Dali, the Jewel of the Southwest
Dali is a little present waiting for you after a strenuous journey by road. It offers a lake shore dotted with rustic villages, mountains cut with waterfalls and the relaxed atmosphere of a backpacker’s retreat.
While tourists choke its streets today, centuries before Dali was visited by flocks of foreign invaders, who coveted this little town for its favorable location near the Silk Road. Legend goes that Piluoge, an 8thcentury prince from Yunnan, invited his rivals to a feast,
burnt them alive, then set out to merge six small Dali kingdoms into the powerful NanzhaoKingdom. Dali, called Taihe at the time, became capital of this powerful kingdom, which enjoyed hegemony over northern Yunnanand upper Myanmar. From here, the ruler of Nanzhao controlled the east to west trade route to Indiauntil the kingdom fell in the 13th century under the attack of the Mongol armless of Kublai Khan.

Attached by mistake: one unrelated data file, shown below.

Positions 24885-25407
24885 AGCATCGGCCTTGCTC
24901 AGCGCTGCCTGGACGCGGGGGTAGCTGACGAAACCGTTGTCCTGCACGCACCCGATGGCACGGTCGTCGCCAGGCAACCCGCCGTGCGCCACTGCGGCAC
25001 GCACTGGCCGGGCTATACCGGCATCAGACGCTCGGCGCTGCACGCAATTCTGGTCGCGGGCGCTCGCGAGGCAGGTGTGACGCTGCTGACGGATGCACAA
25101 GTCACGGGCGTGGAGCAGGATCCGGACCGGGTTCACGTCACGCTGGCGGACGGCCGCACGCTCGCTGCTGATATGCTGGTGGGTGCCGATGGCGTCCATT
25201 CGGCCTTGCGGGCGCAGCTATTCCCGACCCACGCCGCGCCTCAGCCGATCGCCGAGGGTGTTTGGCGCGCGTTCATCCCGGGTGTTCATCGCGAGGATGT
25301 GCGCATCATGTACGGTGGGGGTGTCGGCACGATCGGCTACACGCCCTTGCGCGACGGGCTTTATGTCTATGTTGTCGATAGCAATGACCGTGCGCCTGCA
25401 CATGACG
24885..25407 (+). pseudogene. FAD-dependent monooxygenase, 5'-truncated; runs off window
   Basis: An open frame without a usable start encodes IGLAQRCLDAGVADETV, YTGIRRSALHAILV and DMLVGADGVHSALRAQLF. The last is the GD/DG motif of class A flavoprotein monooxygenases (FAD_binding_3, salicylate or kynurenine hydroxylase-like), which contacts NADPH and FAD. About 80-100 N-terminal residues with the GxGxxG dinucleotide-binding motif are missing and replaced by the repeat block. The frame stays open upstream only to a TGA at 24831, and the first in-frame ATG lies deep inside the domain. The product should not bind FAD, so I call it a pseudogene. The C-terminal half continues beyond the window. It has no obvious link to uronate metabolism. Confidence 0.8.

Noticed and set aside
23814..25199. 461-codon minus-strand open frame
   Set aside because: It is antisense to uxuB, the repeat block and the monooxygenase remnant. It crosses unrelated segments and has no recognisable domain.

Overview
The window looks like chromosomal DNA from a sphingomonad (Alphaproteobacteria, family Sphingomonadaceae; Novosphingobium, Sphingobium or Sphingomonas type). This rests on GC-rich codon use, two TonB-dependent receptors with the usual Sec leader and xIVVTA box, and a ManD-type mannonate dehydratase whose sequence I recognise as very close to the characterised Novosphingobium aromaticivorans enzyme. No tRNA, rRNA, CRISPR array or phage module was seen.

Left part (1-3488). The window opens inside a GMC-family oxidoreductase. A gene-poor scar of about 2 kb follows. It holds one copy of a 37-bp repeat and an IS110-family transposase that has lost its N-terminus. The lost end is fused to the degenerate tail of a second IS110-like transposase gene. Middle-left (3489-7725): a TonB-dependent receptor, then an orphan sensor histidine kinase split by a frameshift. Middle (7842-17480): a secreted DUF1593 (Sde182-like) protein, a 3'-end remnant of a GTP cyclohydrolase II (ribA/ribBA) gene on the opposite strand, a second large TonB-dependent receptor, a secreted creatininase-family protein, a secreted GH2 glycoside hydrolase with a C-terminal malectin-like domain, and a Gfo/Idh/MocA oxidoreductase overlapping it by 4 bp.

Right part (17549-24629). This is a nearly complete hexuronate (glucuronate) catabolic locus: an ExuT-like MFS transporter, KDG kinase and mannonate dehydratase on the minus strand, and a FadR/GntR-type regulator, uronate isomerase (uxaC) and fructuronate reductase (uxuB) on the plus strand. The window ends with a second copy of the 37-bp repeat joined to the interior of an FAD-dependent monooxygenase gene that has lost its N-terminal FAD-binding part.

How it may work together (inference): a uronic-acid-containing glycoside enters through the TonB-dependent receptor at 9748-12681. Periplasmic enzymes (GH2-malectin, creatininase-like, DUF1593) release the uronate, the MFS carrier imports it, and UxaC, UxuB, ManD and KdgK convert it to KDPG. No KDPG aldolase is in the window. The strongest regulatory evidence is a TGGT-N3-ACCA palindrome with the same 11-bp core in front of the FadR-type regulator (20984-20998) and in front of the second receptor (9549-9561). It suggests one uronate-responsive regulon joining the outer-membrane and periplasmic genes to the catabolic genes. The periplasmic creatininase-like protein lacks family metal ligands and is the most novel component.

Set against the stunning mountain backdrop of Cang Shan in northwest
YunnanProvince, lackadaisical Dali holds very little to remind the visitor of its turbulent past. In the revitalized town of Old Dali, a backpacker’s paradise of cappuccinos and pizza joints alternate with traditional shops selling tea, Chinese medicine and handicrafts. The cobbled streets of the old town are filled with the patter of feet as tourists and local alike take leisurely jaunts through the small town. Be aware that the nearby town of Xiaguanis also called DaliCity. Don’t end up in the middle of Xiaguan wondering why the small town has suddenly turned into a midsized gray city.